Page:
Serbia in the thrall of dogmatic thinking - the outcome of a failed project - Part I
by Sonja Biserko
Serbia is in deep trouble. During the past five years its successive leaders have been put on trial at The Hague for crimes against humanity including genocide (Slobodan Milošević ) or murdered by its own security forces (Ivan Stambolić, Zoran Đinđić). The leaders of its largest party are either likewise at The Hague (Vojislav Š ešelj) or might soon be (Tomislav Nikolić). Its unreconstructed military and security establishment, tainted by war crimes and corruption, remains protected by its current prime minister (Vojislav Koštunica). Its church is arguably the most backward in Christendom. Its society, instructed by what passes for an intellectual elite, lives in a state of denial of its recent past. The vast majority of its young people has never been abroad to experience a world it has been informed is hostile. It is a country inhabiting a dreamlike terrestrial and temporal space, with uncertain frontiers and a mythologized past. It is treated with apprehension by its neighbours and with deep misgivings by the West. In a situation that would discourage all but the bravest, a small number of committed democrats and patriots continue to analyse what has gone wrong in Serbia, to expose crimes committed in its name, and seek to educate the young about their country’s true potential. They deserve the help and gratitude of all who dream of a peaceful and democratic Europe.
That Serbia was the generator of the wars in the area of former Yugoslavia is now widely accepted. So too is the fact that Serbia’s military enterprise enjoyed the support of the Yugoslav People’s Army (JNA), the Serbian interior ministry (MUP) and, in particular, the secret services which played a key role in its organisation. Despite its military superiority Serbia was unable, however, to overcome the resistance of the other Yugoslav nations, which proved to be morally superior and to harbour aspirations in tune with the dominant world processes. Serbia unfortunately refuses to acknowledge these facts. As the evidence showing Serbia’s responsibility grows, so too does its insistence on the supposed guilt of the ‘secessionist’ republics Slovenia and Croatia, and on the alleged world-wide conspiracy to ‘weaken Serbia’.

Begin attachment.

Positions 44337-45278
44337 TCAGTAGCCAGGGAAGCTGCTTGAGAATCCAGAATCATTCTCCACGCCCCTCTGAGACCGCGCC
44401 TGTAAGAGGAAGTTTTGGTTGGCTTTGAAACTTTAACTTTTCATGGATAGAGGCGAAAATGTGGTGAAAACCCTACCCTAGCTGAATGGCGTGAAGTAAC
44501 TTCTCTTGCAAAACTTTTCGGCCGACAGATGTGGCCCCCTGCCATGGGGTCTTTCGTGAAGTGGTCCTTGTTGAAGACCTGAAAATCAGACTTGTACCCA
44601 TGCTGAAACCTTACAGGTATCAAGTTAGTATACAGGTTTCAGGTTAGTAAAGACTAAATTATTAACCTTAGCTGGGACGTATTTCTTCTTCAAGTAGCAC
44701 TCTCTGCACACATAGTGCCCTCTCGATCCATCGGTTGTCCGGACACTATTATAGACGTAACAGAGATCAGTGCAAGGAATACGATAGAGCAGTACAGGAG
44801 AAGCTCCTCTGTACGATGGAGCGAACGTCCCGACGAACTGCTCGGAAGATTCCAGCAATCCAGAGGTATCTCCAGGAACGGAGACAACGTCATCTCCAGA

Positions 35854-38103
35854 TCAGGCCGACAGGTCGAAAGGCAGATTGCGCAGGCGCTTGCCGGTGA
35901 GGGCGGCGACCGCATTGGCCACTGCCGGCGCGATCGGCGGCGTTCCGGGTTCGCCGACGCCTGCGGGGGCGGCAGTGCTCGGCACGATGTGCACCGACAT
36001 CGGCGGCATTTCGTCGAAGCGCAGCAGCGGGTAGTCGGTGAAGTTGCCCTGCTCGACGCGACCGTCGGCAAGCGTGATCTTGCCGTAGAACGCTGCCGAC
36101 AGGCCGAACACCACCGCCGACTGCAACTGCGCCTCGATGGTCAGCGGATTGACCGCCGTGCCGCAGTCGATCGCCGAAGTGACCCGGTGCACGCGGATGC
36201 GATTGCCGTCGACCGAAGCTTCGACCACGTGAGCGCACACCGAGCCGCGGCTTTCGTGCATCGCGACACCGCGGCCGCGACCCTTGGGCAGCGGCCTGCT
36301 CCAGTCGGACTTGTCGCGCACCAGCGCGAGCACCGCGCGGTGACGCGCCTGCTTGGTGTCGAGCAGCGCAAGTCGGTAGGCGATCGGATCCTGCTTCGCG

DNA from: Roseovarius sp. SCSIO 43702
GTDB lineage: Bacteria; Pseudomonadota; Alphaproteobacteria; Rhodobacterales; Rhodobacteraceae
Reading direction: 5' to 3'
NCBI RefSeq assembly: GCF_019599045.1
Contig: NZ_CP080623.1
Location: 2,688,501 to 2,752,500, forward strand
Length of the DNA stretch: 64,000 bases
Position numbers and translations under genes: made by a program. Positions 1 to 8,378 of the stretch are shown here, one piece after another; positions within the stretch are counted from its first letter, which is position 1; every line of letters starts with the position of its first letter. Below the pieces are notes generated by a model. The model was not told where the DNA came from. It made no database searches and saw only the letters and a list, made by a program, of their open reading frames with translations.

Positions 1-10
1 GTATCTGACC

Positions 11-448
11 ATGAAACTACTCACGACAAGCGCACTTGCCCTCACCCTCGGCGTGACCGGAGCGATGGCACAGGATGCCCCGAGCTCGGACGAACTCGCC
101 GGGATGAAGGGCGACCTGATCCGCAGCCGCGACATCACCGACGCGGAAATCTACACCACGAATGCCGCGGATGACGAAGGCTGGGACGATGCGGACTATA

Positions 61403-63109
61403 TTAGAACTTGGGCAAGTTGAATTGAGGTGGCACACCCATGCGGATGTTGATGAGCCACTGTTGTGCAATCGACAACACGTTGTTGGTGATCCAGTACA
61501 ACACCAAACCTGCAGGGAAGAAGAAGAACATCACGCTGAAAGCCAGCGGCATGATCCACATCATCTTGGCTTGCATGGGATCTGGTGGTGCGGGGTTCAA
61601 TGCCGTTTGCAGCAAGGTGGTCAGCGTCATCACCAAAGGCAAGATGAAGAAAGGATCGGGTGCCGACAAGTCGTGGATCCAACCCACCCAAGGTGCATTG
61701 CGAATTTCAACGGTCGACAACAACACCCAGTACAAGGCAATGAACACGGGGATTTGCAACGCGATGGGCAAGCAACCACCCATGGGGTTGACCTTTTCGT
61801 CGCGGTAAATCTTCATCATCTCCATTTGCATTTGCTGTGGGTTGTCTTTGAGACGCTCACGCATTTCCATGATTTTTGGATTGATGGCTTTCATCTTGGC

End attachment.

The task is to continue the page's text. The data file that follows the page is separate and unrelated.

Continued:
The disintegrative processes in Yugoslavia developed in parallel with its democratisation. Democracy alone did not lead to the country’s break-up. But it was certainly not conducive to Yugoslavia’s transformation into a monolithic federation as advocated by Serb nationalists and the military establishment. The desire for republican autonomy was evident already in the 1960s, and was legitimized in the 1974 constitution. Allegedly fearful of Yugoslavia’s break-up, it was actually the Serbs with their ‘preventive’ measures and their quick adoption of the idea of a ‘state for all Serbs’ who, having made no attempt to solve the existing problems through national or international institutions, precipitated Yugoslavia’s dissolution. The Serb population in Croatia and Bosnia-Herzegovina inevitably became involved in setting up the new pan-Serb state. The Serbian interior ministry (MUP) and security service (DB), together with the JNA, armed and trained sections of them to rebel well in advance of any Croatian or Bosnian decision to leave Yugoslavia.
The aims of Serbia’s war policy
According to Serb nationalists, the 1974 constitution was the main cause of Yugoslavia’s break-up, because it turned the country into a confederation. In contemporary perspective, however, as the 25 countries of the European Union prepare to ratify the union’s new constitution, Yugoslavia’s 1974 constitution appears as a forerunner anticipating a constitutional solution to the problem of complex state associations. It has been said that the EU constitution ‘advocates a political philosophy of its own transnational pluralism, rather than an extended interpretation of the nation state.’ For, ‘if the EU is to affirm itself as a democracy, it must forget the usual way of thinking about constitutions. In order to achieve this it is necessary to make three conceptual shifts: to aspire to mutual recognition of the identity of all its members, rather than seek a common identity; to promote a union of projects rather than a union of identities; to work for a horizontal division of power between states, rather than a vertical one between the states and the union.’ (1)